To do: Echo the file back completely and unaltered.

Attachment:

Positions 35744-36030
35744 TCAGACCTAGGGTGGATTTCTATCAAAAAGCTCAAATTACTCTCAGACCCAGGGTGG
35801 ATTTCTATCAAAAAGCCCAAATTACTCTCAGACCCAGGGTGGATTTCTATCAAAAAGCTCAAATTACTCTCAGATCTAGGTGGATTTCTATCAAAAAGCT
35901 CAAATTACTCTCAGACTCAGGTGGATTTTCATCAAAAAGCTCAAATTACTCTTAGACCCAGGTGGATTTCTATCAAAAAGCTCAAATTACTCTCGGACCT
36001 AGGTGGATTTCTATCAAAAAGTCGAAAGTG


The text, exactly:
Positions 35744-36030
35744 TCAGACCTAGGGTGGATTTCTATCAAAAAGCTCAAATTACTCTCAGACCCAGGGTGG
35801 ATTTCTATCAAAAAGCCCAAATTACTCTCAGACCCAGGGTGGATTTCTATCAAAAAGCTCAAATTACTCTCAGATCTAGGTGGATTTCTATCAAAAAGCT
35901 CAAATTACTCTCAGACTCAGGTGGATTTTCATCAAAAAGCTCAAATTACTCTTAGACCCAGGTGGATTTCTATCAAAAAGCTCAAATTACTCTCGGACCT
36001 AGGTGGATTTCTATCAAAAAGTCGAAAGTG